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    well testimonials shouldn't represent a big part part of your site. it's good to have them even though i think loads of people don't believe a thing from what's written there. if you really want to make something nice that could improve your traffic and represent REAL testomonials, you can create a forum.

  16. #41
    SitePoint Member Swiftie's Avatar
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    I believe they are good for conversions on site.
    Bounceweb - Great cPanel shared and reseller Web Hosting.
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  17. #42
    You Bet Your Life...Really lerxtjr's Avatar
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    We all look for different information on a page than the next visitor. Some people look for "what does it do", some look for "how will it help me", some are only moved by statistics, some are just price shopping, some expect 40-page sales letters to give them all the details humanly imaginable, some people won't buy unless you have three sentences and three bullet points or less....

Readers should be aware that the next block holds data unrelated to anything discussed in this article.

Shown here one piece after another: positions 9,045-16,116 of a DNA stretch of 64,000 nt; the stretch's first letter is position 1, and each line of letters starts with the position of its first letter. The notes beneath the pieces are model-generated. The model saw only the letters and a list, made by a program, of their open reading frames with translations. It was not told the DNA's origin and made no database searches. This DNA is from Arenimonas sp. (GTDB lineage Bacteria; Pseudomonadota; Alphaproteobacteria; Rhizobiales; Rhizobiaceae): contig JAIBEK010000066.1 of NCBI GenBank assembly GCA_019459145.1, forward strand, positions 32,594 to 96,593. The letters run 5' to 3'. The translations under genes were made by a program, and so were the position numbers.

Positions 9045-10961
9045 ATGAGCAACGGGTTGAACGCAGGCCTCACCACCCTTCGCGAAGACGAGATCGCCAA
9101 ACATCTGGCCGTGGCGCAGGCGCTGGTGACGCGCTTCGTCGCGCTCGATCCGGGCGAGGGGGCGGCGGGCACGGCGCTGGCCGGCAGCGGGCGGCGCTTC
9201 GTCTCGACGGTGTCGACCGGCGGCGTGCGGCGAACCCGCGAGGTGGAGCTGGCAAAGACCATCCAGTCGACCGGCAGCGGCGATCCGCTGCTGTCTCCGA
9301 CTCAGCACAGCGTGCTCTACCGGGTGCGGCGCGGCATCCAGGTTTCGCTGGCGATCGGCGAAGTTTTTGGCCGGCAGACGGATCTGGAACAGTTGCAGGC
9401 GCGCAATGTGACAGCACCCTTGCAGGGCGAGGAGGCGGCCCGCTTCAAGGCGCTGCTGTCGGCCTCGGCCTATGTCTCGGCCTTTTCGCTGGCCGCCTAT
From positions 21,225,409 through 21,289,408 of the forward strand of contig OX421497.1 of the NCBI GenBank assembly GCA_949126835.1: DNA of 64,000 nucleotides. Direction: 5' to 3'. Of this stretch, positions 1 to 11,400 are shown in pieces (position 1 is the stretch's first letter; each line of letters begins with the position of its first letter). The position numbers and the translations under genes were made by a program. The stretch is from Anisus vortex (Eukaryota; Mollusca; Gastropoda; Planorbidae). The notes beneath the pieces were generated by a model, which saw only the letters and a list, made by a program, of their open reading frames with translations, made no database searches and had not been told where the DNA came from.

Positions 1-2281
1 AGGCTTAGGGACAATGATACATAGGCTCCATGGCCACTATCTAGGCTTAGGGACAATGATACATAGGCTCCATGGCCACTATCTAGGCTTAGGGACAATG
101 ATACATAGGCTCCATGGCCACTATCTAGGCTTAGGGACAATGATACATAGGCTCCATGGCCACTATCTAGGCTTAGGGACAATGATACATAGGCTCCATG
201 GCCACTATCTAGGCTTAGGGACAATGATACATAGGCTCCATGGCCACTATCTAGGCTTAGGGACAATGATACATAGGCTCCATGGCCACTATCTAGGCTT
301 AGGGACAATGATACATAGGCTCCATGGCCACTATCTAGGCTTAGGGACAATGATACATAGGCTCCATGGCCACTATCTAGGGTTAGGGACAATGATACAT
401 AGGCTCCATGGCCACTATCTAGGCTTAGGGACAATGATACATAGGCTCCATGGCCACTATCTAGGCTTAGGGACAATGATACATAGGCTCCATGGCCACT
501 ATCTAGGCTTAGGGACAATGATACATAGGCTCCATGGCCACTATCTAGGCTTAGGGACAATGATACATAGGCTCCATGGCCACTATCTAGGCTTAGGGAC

....And, some don't care about any of that but go right to the testimonials area to see what others have said.

    My point is to not pay attention to this topic. Don't pay attention to people who say testimonials are useless. Test testimonials on your own site and see if they work for YOUR market.

    For me, I'm pretty lazy by nature. If a new restaurant opened up across the street from my office, I could drive by it 20 times saying "I should go there for lunch sometime."

    But, if a friend called me and said, "You HAVE to go to that new restaurant THIS FRIDAY because they have unlimited crablegs for $14.95".....

    I'd schedule my whole week around being there on friday night!

    That's the power of quality testimonials.

  18. #43
    SitePoint Enthusiast
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    Testimonials are great if you ask customers to post them on review sites to simply review your product.

    Few will do it but if you do get a few they'll be more useful than 100 testimonials on your site.

  19. #44
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    Do you use only positive reviews?

  20. #45